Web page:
That Time Shakespeare Punched Burt Reynolds

Burt Reynolds has died.

When a celebrity dies, I tend to go looking for a Shakespeare connection. Often I find nothing. Sometimes I find a bio that says they performed in college. If I’m very lucky I’ll find a quote or even some video of a performance.

This is the first time I found evidence of Shakespeare punching the celebrity out.

Look how young he was!  Reynolds, not Shakespeare.  This turns out to be from an episode of The Twilight Zone called “The Bard“, that aired in 1963.

Does he call him a gleep?  What is that?

All kidding aside – this article suggests that we have Shakespeare to thank for discovering Reynolds in the first place:

He began taking English lessons with a view to becoming a parole officer but his teacher, having heard Reynolds reading Shakespeare aloud, cast him in a production of the play Outward Bound, and his performance won him the 1956 Florida State Drama Award.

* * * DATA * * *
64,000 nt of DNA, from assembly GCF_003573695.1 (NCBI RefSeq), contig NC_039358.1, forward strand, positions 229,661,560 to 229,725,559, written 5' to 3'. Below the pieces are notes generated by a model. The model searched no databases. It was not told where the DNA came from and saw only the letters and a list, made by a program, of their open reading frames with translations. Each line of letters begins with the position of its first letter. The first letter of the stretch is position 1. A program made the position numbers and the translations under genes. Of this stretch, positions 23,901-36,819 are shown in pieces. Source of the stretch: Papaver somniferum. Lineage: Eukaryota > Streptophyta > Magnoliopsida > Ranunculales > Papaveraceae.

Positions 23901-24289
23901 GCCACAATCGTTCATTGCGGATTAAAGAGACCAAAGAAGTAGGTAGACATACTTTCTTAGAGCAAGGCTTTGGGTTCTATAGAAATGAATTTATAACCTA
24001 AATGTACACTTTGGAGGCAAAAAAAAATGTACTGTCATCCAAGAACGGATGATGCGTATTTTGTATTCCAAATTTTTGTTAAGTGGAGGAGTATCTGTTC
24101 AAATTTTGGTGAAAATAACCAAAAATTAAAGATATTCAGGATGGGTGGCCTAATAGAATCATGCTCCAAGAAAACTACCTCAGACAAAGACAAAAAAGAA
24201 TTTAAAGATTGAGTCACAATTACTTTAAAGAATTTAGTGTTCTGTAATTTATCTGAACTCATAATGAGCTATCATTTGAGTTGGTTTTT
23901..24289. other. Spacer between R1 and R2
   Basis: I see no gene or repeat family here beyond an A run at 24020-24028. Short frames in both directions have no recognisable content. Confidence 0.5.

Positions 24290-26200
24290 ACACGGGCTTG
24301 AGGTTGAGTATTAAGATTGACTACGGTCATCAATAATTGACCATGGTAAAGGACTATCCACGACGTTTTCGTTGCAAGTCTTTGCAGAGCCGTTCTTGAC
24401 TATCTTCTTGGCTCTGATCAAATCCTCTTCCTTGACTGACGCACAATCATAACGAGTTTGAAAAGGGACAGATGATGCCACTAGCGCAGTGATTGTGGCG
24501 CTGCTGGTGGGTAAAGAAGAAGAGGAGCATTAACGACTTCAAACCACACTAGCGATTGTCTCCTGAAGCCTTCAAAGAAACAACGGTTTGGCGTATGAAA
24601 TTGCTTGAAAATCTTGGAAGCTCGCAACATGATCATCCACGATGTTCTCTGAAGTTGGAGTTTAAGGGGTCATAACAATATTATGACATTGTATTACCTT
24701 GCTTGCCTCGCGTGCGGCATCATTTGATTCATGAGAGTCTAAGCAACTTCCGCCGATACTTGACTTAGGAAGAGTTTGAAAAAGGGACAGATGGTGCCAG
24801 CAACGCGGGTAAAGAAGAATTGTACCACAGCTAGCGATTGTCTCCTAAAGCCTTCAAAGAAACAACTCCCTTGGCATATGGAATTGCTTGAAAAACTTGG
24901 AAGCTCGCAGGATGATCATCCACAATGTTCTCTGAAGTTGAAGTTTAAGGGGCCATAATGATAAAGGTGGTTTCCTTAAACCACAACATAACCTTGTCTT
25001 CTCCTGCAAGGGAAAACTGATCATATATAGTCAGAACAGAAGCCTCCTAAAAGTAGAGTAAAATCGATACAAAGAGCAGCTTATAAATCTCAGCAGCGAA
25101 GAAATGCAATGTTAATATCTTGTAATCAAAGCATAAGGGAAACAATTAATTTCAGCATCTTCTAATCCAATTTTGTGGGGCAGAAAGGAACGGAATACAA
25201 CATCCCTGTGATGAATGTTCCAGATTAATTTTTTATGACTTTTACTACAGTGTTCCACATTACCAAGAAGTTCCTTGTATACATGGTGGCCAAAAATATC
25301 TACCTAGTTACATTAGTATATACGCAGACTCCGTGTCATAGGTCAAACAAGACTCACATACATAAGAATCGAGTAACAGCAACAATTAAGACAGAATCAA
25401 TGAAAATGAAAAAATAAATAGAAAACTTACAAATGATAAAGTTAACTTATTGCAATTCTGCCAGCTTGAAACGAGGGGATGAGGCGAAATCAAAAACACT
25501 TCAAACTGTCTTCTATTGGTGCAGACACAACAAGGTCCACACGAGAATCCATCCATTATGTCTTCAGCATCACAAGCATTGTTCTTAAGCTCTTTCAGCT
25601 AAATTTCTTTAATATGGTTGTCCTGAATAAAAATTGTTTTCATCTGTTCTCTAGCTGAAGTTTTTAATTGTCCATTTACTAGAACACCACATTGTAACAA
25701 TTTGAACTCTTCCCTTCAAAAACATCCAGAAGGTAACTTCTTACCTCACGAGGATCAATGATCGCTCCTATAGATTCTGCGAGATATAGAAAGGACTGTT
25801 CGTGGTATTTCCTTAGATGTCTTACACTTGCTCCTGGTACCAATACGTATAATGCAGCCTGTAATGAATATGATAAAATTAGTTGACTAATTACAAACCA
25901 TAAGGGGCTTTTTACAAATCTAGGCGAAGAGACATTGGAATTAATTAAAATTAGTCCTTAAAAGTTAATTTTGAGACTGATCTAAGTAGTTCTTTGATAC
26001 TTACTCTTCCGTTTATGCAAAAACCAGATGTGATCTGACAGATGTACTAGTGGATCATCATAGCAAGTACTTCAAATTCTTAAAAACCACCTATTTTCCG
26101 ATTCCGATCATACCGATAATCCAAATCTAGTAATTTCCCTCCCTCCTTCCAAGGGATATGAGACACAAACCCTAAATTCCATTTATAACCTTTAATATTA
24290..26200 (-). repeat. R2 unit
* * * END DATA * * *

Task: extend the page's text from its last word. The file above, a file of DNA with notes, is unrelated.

Later in his career (2008) we find A Bunch of Amateurs, which seems to be at least somewhat related to King Lear:

A sleazy Hollywood agent tricks one of his clients, a faded action star, into playing King Lear in an amateur charity production in England.

Found it!  Oh look, Derek Jacobi:

RIP Mr. Reynolds. Flights of angels sing thee to thy rest.



2 thoughts on “That Time Shakespeare Punched Burt Reynolds

  1. From the Random House Historical Dictionary of of American Slang: Circa 1947 an “odd, obnoxious, or worthless person.”

    Much like the word “drip” used to describe someone. It was youth slang and never really caught on. My guess is Rocky Rhodes, Reynold’s Brando wanna-be method actor, was trying on some hip, beat slang.

    1. Um . . . I was tryin ta hip you to the meaning of gleeb/gleep. And like, I got smog in my noggin and left the word out in the cold.

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